A recent survey of 1,000-plus adults conducted by Edward Jones shows 33 percent of Americans believe ‘increase savings’ will be their top financial resolution for 2010.
Increase savings topped the list for both men and women, along with other financially-focused resolutions such as paying down debt (30%) and putting more money into your child’s or grandchild’s education (13%), the company says.
“A fresh start to the year signals ample opportunity to explore new financial strategies like enrolling in a retirement plan, enlisting the help of a financial advisor and making sure you have a balanced portfolio that includes an appropriate amount of quality investments,” says Clif Helbert, a partner in retirement plan marketing with Edward Jones.
Other responses included contributing more money to a 401(k) or IRA plan (9%), paying down mortgage faster (7%) and begin working with a financial advisor (3%). Interestingly, nearly twice as many men than women are planning to contribute more money to a retirement plan in 2010 (11% vs. 6%).
Americans between the ages of 18 and 34 and over the age of 65 are most concerned about increasing savings (37% and 38% respectively) while middle aged respondents place a higher priority on paying down debt (ranging from 31% to 37%). Older Americans (aged 65 and over) are most concerned with providing educational funding for their offspring (16%) but less concerned with paying down debt than their younger counterparts (18% vs. 37%).
In terms of geography, the south had the highest percentage of respondents who chose to increase savings (37%) but the lowest percentage who plan to contribute more money to their retirement plan (7%).
Meanwhile, Americans who live in the north central region consider paying down debt a higher priority than putting money into their child’s or grandchild’s education (36% and 7% respectively).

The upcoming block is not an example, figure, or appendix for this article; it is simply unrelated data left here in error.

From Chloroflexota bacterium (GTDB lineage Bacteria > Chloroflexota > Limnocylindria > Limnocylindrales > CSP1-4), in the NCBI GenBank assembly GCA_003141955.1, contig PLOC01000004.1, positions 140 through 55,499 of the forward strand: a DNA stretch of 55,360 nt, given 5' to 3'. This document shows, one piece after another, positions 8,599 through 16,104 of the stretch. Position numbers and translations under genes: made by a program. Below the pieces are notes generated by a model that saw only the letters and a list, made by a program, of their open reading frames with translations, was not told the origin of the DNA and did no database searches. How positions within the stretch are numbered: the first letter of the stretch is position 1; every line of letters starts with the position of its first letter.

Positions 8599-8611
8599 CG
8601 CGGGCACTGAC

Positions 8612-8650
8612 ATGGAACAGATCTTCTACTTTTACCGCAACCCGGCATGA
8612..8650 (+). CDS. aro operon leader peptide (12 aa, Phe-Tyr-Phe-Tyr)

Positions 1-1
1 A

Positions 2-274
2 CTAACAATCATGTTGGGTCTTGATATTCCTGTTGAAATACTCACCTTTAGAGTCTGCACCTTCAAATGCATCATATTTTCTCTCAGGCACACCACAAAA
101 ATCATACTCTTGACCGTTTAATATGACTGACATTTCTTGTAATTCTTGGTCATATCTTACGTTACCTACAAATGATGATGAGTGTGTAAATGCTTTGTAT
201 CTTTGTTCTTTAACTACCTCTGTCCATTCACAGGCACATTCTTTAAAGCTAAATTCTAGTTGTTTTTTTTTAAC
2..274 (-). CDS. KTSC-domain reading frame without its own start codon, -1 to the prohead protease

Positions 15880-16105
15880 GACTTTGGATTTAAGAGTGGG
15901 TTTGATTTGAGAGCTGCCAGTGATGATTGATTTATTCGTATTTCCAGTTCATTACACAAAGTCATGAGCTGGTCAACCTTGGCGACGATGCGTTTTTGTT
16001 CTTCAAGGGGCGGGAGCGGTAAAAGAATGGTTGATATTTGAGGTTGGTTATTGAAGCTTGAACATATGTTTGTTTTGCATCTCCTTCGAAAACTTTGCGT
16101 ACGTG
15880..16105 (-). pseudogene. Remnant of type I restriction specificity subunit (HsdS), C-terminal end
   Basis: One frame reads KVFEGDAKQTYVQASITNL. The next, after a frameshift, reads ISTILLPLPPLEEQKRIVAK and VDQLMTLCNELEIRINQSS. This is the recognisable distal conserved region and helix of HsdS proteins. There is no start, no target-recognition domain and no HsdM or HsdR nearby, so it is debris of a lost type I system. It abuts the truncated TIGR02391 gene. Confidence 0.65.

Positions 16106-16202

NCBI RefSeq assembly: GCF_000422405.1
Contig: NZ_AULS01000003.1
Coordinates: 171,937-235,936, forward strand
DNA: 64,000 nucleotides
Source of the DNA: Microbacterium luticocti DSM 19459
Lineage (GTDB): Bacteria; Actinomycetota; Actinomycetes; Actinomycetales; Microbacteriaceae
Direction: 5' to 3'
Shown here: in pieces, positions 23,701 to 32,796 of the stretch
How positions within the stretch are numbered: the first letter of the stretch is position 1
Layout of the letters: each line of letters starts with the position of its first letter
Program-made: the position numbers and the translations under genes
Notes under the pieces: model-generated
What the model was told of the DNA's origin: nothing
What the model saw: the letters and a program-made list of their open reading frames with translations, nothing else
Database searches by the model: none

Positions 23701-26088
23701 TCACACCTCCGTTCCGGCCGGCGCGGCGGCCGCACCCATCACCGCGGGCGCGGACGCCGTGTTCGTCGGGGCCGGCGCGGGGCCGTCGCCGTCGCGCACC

Differences in household income also had an impact on responses. Those with a household income of less than $35,000 were more likely to choose increase savings as their top financial goal than those with an income between $75,000 – $100,000 (39% and 26%). Interestingly, American households with income less than $35,000 and more than $100,000 are evenly split (16%) when it comes to funding their child’s education.
Respondents’ ethnic background also played a part in determining resolutions for the coming year. While Whites rank increase savings (31%) and pay down debt (29%) almost evenly, Hispanics show a greater disparity in opinion, with 39% hoping to increase savings over paying down debt (26%). Whites are also more concerned with paying off their mortgage faster (10%) than both African Americans (3%) and Hispanics (4%).
The survey showed little difference in opinion based on education level, yet household size significantly shaped respondents’ views on contributing to a child’s education or retirement. Thirty-five percent of respondents with three family members or more rate paying down debt a top priority, compared to respondents with only two family members (25%).